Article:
After graduating from the Los Angeles County police academy, Christopher Trejo was hired by the County as a Deputy Sheriff Generalist on February 23, 2014. Trejo’s 12-month probationary period started that day. About four months later, Trejo was involved in a use-of-force incident which triggered an investigation.
The incident involved a handcuffed inmate who was kicking and pulling away from officers. This commotion attracted the attention of several officers, including Trejo. But only Trejo physically engaged with the inmate.
Trejo was relieved of duty on June 20, 2014, pending an investigation into violation of use-of-force policies. He was issued a civilian identification card, relieved of his gun and badge, and no longer possessed police powers. Trejo was then reassigned to the records unit pending the investigation.
On August 4, 2014, the Sheriff’s Department provided Trejo with a letter purporting to extend his statutory 12-month probation period. That letter stated: “In accordance with Civil Service Rule 12.02, your probationary period as a Deputy Sheriff, Item Number 2708, has been extended. This extension is due to your relieved-of-duty status. Upon your return to your assigned duties, your unit will notify Personnel Administration Bureau and your probationary period will be recalculated.”
Nearly 18 months later, the Department terminated Trejo, taking the position that he remained a probationary employee. Because the Department did not consider Trejo a permanent employee, he was not notified of any rights to a due process hearing.
The California Court of Appeals ruled Trejo’s termination unlawful. The Court noted that “the County argues, among other concerns, that if the Department were unable to extend probationary periods, it would likely change its policy and immediately dismiss probationary deputies who become subject to a criminal or administrative investigation. The alternative to immediate dismissal would be unacceptable, namely, allowing probationary deputies under investigation for serious charges to achieve full civil service status.
“These are serious concerns, and we are especially sensitive to the Department’s needs to investigate probationary deputies who may have engaged in unlawful use of force before they are made permanent County employees. Nevertheless, we must construe the Rules as they are written if their plain meaning is clear and discoverable.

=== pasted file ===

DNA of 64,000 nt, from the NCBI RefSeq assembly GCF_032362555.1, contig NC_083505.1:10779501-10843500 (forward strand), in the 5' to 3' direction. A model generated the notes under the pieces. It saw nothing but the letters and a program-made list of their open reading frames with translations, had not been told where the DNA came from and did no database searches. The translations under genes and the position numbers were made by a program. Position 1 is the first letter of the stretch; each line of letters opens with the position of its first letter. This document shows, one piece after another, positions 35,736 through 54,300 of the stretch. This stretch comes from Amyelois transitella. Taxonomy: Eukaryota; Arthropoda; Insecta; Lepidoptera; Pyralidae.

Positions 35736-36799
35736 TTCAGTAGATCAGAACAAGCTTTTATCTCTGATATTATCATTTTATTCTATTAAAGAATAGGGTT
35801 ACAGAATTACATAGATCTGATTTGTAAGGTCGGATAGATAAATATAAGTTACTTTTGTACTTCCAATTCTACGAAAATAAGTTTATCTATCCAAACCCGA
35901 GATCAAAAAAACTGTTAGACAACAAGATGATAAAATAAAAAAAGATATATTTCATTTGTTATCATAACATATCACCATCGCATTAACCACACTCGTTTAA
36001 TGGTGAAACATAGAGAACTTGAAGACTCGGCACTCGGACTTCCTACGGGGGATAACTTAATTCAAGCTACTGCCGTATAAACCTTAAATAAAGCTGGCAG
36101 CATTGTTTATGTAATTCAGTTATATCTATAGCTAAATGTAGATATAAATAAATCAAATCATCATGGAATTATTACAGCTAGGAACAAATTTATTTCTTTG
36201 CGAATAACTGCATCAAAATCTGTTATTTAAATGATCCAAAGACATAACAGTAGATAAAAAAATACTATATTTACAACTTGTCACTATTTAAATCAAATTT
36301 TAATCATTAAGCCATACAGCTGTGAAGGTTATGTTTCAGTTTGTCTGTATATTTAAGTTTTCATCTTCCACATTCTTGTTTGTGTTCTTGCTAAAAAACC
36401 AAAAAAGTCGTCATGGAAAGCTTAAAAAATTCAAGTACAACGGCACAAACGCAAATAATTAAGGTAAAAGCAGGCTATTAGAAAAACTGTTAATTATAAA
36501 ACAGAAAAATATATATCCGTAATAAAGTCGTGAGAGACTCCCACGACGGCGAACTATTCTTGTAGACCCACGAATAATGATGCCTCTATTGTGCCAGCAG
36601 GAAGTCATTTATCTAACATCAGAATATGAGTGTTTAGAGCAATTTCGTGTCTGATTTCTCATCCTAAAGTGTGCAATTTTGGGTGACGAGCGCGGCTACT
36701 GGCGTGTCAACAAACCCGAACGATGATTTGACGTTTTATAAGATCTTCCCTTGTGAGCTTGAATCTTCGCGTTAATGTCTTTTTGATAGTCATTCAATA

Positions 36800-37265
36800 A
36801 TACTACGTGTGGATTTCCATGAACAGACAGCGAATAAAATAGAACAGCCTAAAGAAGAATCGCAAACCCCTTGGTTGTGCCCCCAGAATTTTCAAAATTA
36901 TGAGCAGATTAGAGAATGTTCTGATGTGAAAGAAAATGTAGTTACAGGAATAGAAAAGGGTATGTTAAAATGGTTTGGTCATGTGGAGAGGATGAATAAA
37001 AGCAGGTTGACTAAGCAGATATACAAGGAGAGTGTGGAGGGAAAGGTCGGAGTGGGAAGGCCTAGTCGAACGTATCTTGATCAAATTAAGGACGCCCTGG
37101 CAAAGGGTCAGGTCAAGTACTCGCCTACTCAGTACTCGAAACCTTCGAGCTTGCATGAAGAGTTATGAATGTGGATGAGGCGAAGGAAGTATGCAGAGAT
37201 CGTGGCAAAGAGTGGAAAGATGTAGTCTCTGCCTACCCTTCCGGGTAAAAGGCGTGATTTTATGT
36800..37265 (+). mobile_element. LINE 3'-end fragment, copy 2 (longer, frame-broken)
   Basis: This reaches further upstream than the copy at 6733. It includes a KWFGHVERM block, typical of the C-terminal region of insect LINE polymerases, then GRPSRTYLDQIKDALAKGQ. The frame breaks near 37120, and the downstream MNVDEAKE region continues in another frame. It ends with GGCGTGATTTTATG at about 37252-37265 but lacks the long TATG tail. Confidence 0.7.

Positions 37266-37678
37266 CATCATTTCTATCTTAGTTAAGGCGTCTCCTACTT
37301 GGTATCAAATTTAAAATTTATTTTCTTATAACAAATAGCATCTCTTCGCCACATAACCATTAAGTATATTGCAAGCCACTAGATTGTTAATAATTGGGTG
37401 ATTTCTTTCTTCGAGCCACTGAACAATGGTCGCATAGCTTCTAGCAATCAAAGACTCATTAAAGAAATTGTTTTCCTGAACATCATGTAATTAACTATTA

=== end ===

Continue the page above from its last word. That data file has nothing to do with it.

“Trejo was placed into an administrative job about four months after his employment began. Were the next eight months he spent in that administrative job ‘time away’ within the meaning of Civil Service Rule 12.02(B)? Was he ‘absent from duty’ for those eight months? The Rules define neither. But, Rule 2.01 does indicate that during those eight months Trejo remained in ‘actual service’ with the County because he was ‘engaged in the performance of the duties of a position or positions including absences with pay.’ Thus, the Department must credit those eight months toward the completion of Trejo’s probation period.
“The time Trejo spent in his administrative job was not ‘time away’ because that job was still ‘a position.’ Nor was he ‘absent from duty’ for the same reason. We also know his administrative job counted as ‘a position’ because it satisfies the definition provided by Rule 2.41, namely, ‘any office or employment in the classified service of the county requiring the full or part-time employment of one person.’
“We acknowledge the Department has important reasons for extending the probation of deputies who come under investigation. But, the County has not offered authority for the proposition that the importance of the Department’s probation extension policies means we are free to interpret the Rules any differently from how we are obliged to construe any other statutes, i.e., by discerning their plain meaning. A County employee may not have his probation extended if he is placed in another ‘position or positions.’”
Trejo v. County of Los Angeles, 2020 WL 3055751 (Cal. App. 2020).
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